My development workflow (vim+tmux+terminal+alfred) Awesomeness

For a while now I wanted to share the way I work on Ruby/Rails projects. How I go about handling the multiple processes you need, editor, running tests and other stuff.

Since the way I work is not too common, I think it’s worth sharing and letting people know about it.

Everything in the terminal

100% of the work I do is done inside the terminal, I don’t switch back and forth between programs or between windows.

The only way I really exit the terminal is to Google something or to see how something looks on the web (although that is rare for me).

Since I usually don’t do front-end work, I stick to the terminal for backend work and tests that verify what I do.

Focus on the keyboard and automation

Unless I exit the terminal, I don’t use the mouse at all, I really just use the mouse for browsing online. I don’t treat this as a religion it’s just really convenient for me, I don’t measure every millisecond to say whether it’s faster or not in the long run, it just comes natural (with time).

For example, copying something from the error in the spec output to Google is also done using the keyboard.

Common language

Just to have a common language throughout this post, I want to put a few variables here that will make things clearer.

Not Rails specific

The worflow is definitely not Rails or even Ruby specific, I work the same way with Chef projects (Devops) and even writing this blog post is done using Vim in the terminal.


  1. Tmux (+Tmuxinator)
  2. Vim

How it looks

Here’s a screenshot of what it looks like


As you can see right away the screen is split into multiple parts. I use Tmux to do this (I will go deeper into this in a bit).

Explaining the sections of the screen

The screen is divided into 2 main parts on the “main” tab.

The top part is where code is being edited, I use vim to do all of my work. Whether it’s Ruby, Javascript, CSS or any other language.

The bottom part is also divided into two parts, the left side is rails console (if it’s a rails project) or irb if it’s a Ruby project.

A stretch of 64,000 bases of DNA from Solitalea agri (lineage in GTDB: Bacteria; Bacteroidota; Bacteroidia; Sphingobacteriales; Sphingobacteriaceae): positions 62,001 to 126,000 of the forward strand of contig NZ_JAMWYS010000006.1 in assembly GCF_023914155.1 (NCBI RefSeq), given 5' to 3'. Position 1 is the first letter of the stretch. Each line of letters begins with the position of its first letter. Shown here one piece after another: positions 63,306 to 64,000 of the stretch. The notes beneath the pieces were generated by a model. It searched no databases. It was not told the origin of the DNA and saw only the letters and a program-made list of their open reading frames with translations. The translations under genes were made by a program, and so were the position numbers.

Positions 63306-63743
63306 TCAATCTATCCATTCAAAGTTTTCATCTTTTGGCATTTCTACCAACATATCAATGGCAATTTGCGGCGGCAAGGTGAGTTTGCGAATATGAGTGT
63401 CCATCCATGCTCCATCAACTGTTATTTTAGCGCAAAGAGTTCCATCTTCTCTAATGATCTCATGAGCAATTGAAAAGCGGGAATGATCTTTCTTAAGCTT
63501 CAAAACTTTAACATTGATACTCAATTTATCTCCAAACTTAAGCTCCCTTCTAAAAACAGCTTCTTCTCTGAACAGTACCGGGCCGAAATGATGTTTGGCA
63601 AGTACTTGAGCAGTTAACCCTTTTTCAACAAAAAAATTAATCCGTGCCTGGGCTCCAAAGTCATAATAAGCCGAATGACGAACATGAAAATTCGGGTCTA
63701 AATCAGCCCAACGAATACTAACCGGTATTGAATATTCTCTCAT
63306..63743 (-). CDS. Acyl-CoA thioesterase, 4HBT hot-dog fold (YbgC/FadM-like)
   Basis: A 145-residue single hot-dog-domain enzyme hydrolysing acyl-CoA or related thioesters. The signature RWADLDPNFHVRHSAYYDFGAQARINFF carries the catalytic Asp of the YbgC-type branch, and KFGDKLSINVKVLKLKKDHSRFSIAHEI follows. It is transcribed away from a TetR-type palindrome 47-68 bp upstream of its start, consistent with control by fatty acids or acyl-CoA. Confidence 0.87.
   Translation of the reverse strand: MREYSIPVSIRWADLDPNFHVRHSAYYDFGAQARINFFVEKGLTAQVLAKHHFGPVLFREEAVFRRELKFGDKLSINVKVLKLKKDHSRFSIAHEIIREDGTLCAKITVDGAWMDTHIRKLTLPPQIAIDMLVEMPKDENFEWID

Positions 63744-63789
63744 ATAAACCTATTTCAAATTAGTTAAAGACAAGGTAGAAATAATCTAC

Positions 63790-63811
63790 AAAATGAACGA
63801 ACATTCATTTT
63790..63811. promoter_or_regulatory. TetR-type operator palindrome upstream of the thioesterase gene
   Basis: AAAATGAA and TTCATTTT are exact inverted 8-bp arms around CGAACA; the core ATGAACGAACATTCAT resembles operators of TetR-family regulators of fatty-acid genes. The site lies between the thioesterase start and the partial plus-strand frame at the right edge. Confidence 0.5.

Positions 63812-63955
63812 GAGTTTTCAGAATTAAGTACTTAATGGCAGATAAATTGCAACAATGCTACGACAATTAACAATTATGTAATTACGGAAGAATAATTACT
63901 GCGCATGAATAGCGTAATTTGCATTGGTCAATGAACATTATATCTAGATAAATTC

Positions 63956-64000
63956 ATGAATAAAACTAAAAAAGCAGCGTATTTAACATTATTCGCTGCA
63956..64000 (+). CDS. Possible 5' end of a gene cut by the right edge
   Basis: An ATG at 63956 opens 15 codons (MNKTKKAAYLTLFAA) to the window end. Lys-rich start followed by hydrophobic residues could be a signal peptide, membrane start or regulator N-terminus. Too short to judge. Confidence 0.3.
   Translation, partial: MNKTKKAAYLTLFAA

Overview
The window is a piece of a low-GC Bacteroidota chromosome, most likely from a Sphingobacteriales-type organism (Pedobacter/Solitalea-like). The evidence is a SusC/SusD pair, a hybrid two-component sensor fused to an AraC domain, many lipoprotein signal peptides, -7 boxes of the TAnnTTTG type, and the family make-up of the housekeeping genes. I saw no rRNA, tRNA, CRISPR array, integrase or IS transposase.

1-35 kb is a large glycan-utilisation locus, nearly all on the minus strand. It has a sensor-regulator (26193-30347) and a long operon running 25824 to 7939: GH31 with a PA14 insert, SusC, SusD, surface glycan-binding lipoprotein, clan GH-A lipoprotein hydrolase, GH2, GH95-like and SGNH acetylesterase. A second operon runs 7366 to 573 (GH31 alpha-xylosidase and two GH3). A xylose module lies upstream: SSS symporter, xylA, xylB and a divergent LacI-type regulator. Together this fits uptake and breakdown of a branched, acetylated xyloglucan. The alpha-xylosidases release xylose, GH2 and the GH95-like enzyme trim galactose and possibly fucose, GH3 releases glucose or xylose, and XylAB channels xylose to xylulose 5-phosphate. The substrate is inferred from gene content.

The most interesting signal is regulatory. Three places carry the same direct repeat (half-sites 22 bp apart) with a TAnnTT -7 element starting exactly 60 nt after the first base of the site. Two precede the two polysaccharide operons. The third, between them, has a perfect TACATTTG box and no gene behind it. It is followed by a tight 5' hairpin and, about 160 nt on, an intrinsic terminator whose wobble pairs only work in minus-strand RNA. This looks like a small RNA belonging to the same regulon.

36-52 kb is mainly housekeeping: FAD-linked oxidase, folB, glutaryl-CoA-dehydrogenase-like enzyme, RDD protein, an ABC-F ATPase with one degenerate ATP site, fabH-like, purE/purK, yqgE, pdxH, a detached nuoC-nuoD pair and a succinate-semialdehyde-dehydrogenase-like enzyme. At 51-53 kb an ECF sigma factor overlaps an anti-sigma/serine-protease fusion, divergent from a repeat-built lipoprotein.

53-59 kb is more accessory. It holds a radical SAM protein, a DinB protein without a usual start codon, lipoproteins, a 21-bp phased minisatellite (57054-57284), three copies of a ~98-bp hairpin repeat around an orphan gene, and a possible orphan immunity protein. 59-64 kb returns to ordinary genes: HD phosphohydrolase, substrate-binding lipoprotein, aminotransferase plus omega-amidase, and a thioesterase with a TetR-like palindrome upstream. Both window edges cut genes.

The right side is a pipe reader, basically just a tail of some log (I will explain further later on)


Almost every project I have requires multiple tabs, each tabs runs a different process, usually these processes just need to run in the background for the project to be useable.

This of a rails project (not your basic one) you will need:

  1. Console
  2. Server
  3. Foreman
  4. Spork
  5. Guard
  6. SSH into a server of some sort
  7. Vagrant machine running a service
  8. add yours here…

Everything needs to run when you boot up the project.

Once you have all the tabs open, you can switch between them by {tmux_leader}+tab_number, do in order to see the rails server log all I need to do is `{tmux_leader}+2

Adding tabs

Once you are working on a project, you sometimes need to add a tab say for example SSH’ing to a server, tailing a log or anything else really.

That is also super easy, you just do {tmux_leader}+c, you can also rename the tab to know what’s on it with a glimpse to the status bar, just do {tmux_leader}+, input the name and you are done


Switching between panes is also a breeze, you just move about as you’d move in vim, using the same navigation keys. {tmux_leader}+j will move you down.

I usually resize panes for readability (when I am using the smaller screens like laptop or 24” screen at my sitting desk). Resizing is using the same keys as navigation but using the capital letter. {tmux_leader}+J will resize down (maximize the upper screen).

Adding/splitting more panes